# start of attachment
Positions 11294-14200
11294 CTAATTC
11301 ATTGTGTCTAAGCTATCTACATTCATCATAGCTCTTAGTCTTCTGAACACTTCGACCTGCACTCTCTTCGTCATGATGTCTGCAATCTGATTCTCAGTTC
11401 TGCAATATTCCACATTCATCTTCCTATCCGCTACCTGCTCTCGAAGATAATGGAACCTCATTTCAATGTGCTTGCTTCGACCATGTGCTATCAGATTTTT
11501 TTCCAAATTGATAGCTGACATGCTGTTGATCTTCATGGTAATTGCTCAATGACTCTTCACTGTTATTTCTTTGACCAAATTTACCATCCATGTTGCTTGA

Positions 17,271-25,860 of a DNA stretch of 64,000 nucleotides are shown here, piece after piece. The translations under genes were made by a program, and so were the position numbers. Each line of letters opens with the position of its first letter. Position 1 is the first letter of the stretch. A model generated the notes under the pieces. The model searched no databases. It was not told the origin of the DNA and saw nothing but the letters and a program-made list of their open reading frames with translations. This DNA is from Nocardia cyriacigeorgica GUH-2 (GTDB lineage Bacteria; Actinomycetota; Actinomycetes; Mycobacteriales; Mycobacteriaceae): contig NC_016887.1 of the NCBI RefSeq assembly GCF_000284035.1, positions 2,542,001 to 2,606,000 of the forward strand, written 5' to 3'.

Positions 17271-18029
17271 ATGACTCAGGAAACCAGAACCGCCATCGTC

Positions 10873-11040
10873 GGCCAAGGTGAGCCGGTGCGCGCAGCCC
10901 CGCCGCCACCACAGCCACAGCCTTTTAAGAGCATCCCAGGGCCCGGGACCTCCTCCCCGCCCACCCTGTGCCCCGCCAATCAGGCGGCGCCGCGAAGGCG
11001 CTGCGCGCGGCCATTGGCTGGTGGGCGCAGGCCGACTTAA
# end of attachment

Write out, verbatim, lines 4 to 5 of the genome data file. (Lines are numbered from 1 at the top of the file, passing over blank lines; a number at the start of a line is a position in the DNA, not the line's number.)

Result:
11401 TGCAATATTCCACATTCATCTTCCTATCCGCTACCTGCTCTCGAAGATAATGGAACCTCATTTCAATGTGCTTGCTTCGACCATGTGCTATCAGATTTTT
11501 TTCCAAATTGATAGCTGACATGCTGTTGATCTTCATGGTAATTGCTCAATGACTCTTCACTGTTATTTCTTTGACCAAATTTACCATCCATGTTGCTTGA